Magnificence and the Sublime in Medieval Aesthetics
Art, Architecture, Literature, Music
Editors: Jaeger, S. (Ed.)
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- About this book
These essays recover the lively discussions on the topics of 'magnificence' and 'the sublime' in the art and literature of antiquity, the Renaissance, and the ages following, and apply them to the Middle Ages to draw exciting new conlcusions.
- About the authors
C. STEPHEN JAEGER is Professor Emeritus in the Departments of Germanic Language and Literature at the University of Illinois, USA.
'It is a brilliant collection of essays unpacking medieval art in a new, and to most of us I suspect, unfamiliar way. If you love aesthetics, medieval art of any kind, or just wish to broaden your perception of the culture of medieval Europe, this is a wonderful scholarly excursion.' The Journal of the Association of Anglican Musicians
"'The church of Notre-Dame is no doubt still a sublime and majestic edifice . . . a sort of human creation, mighty and fertile as the divine creation . . .which to use the language of the chroniclers 'by its vastness struck terror into the spectator.' When Victor Hugo opened the influential Book XIV of his "Hunchback" with this characterization, he was recapitulating and advancing a concept of the medieval achievement that, in recent years, has ceded almost completely to what Stephen Jaeger terms the "Diminutive Middle Ages." Magnificence and the Sublime: The Aesthetics of Grandeur in the Middle Ages: Art, Architecture, Music and Literarture sets out to return interest in the lofty, spiritual, and even terrifying in medieval culture from the current preoccupation with the humble and carnal; and it succeeds masterfully by shifting focus from the marginal to the unbounded, from imitation to astonishment, from visuality to visionary. Thus, Caroline Bynum's "Wonder" and Julia Kristeva's Power of Horror replace Eric Auerbach's Literary Language and its Public in Late Antiquity and the Middle Ages as guiding texts for its revisionist agenda; and, while Jeffrey Hamburger is frequently cited, Michael Camille and David Freedberg are not mentioned. Knitted together by Stephen Jaeger's own fine Introduction, the eleven essays engage the subject from diverse perspectives - etymology and rhetoric, music and urban hubbub, architecture and patronage; and they demonstrate the fact that, even without access to (Pseud-) Longinus' On the Sublime, the arts of the Middle Ages were composed to amaze as well as teach and to transport the soul as much as persuade the mind. Enlarging (and, in so doing, largely destroying) the dominant paradigm underlying Auerbach's notion of anagogy as a humble mask for divine mysteries, the diverse contributions examine the many radical strategies writers, composers, architects, theologians, and manuscript illuminators deployed to shatter any sense of rational bridging. These included, among other devices, textual tessellation, material varietas, heroic size, scale, and accumulation, cacophony, public display of largess, and overwhelming imaginings.The sum total is the most important book on medieval aesthetics that has appeared in several generations. Itself mighty and fertile, Magnificence and the Sublime in Medieval Aesthetics is a colossal edifice that provides the reader with a new perspective, one that, like the dazzling view Hugo's breathless spectator sees from the summit of Notre Dame, is astoundingly different from what she or he has heretofore been able to apprehend from the ground." - Herbert L. Kessler, Professor of the History of Art, Johns Hopkins University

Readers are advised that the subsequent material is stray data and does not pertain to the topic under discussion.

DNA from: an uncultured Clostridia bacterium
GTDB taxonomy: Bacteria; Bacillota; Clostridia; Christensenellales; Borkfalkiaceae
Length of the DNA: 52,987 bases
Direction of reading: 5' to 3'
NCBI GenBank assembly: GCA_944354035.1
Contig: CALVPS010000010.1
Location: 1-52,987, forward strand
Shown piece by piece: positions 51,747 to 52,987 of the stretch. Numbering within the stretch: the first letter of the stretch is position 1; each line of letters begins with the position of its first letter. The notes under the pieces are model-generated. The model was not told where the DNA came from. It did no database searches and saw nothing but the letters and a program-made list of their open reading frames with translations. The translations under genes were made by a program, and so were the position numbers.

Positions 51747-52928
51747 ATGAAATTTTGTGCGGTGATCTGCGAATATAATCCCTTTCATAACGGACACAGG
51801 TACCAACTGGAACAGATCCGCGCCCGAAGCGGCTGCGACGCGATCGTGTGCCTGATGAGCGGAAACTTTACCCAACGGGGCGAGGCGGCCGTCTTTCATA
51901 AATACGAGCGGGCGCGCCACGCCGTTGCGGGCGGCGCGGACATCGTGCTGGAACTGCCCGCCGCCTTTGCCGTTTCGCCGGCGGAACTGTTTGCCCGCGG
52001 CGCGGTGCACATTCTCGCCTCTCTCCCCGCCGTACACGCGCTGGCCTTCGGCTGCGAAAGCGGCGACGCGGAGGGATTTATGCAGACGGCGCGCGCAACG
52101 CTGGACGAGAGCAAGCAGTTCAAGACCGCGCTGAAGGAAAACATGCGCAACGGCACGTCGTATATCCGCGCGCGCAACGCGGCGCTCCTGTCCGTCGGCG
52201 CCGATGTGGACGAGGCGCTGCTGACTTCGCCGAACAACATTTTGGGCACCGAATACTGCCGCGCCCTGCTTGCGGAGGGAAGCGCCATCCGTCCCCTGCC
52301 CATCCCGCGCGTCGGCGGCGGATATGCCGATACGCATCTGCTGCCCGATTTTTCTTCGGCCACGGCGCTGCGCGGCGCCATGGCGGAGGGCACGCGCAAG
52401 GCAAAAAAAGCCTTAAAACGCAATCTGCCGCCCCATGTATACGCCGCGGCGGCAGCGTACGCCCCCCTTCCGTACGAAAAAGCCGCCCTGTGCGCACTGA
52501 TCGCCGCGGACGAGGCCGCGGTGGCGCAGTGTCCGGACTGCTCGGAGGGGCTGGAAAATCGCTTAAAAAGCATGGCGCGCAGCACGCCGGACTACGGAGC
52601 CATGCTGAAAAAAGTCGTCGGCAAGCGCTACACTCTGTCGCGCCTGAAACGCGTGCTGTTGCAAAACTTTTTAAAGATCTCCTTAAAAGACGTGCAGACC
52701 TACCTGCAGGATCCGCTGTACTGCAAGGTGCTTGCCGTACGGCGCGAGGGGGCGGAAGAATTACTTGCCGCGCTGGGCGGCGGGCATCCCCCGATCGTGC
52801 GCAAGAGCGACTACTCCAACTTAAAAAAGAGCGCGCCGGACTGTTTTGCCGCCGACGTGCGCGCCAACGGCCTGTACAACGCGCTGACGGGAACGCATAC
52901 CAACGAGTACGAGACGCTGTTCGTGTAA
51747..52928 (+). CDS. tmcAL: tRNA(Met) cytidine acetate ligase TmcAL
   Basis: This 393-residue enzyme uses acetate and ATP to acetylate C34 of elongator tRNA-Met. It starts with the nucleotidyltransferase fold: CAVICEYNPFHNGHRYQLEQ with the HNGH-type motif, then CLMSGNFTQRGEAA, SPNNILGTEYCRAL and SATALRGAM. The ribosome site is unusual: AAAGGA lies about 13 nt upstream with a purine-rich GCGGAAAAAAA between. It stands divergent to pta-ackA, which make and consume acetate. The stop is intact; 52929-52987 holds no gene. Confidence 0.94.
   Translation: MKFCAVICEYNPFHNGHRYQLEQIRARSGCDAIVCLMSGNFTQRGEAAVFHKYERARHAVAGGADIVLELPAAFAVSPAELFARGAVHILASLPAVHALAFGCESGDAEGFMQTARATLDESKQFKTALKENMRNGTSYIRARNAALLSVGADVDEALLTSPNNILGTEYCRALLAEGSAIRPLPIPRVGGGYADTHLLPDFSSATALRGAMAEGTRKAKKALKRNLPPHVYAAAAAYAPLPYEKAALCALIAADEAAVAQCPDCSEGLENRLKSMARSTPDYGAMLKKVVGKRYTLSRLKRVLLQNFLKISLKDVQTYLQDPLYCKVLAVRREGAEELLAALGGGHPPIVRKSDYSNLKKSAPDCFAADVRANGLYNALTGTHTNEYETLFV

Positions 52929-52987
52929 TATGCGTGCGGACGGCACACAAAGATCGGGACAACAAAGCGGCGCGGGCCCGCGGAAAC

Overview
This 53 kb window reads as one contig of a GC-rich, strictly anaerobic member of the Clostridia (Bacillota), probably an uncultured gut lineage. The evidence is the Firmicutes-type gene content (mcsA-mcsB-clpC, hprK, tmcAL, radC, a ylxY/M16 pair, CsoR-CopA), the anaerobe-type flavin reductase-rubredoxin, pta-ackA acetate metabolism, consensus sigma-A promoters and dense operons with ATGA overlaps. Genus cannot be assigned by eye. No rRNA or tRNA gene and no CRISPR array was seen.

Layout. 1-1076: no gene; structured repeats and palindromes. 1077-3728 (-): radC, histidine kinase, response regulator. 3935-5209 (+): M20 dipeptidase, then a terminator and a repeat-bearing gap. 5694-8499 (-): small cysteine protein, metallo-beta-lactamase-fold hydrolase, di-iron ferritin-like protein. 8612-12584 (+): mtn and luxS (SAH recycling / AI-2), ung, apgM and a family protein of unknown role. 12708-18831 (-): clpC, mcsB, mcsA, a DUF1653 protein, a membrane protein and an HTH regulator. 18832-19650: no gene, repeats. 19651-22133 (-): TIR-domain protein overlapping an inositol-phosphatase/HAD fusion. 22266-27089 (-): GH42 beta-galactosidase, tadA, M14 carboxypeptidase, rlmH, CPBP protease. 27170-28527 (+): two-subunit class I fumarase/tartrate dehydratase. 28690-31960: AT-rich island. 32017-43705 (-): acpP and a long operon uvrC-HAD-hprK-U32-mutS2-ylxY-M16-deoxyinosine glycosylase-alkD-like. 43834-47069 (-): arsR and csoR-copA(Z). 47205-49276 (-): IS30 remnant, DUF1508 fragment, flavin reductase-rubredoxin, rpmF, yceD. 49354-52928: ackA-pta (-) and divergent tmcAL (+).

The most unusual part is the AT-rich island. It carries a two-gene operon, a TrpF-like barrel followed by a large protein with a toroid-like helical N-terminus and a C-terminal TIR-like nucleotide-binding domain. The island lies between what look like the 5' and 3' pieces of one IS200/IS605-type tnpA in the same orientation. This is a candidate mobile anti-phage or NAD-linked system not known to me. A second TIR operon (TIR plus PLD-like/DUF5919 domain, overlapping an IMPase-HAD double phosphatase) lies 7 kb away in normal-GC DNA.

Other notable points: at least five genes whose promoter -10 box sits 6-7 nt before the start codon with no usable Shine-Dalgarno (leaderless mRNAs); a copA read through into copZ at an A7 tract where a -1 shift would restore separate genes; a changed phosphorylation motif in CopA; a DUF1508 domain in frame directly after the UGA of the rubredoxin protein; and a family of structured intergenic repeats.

"On entering a cathedral, I am filled with devotion and with awe," wrote Coleridge: "I am lost to the actualities that surround me, and my whole being expands into the infinite; earth and air, nature and art, all swell up into eternity." Coleridge knew that the Middle Ages could indeed produce sublime and magnificent works of art. Modern criticism, instead, has tended to ignore these categories, arguing that there is very little medieval discussion of the terms, and of the concepts they imply. Here finally is a well-organized, comprehensive book that makes the case for sublimity and magnificence in medieval aesthetic thought: in theology, philosophy, biblical exegesis, singing, miniature, architecture. The three heroes of this "rebirth of the sublime" in medieval studies are Augustine, Richard of St Victor, and Dante. But readers will also be surprised to encounter an "aesthetics of grace" and the "grandeur of worship", as well as to discover why medieval aristocrats and prelates insisted on building such "magnificent" castles, palaces, and churches. After reading this book, they will be able to enter those buildings, listen to medieval music, and read books like Dante's Comedy with a new awareness - one akin to Coleridge's feelings." - Piero Boitani, FBA, Professor of Comparative Literature, University of Rome "Sapienza," author of The Tragic and the Sublime in Medieval Literature.
"Magnificence and the Sublime is a welcome addition to The New Middle Ages series, and a significant contribution to interdisciplinary scholarship on medieval aesthetics. This is a book that breaks important new ground. Each of its essays makes an original contribution to the field of Medieval Studies, and each also provides scope for future research." - The Medieval Review
- Bibliographic Information
- Book Title
- Magnificence and the Sublime in Medieval Aesthetics
- Book Subtitle
- Art, Architecture, Literature, Music
- S. Jaeger
- Series Title
- The New Middle Ages
- Palgrave Macmillan US
- Copyright Holder
- Palgrave Macmillan, a division of Nature America Inc.
- Hardcover ISBN
- Edition Number
- Number of Pages
- XI, 309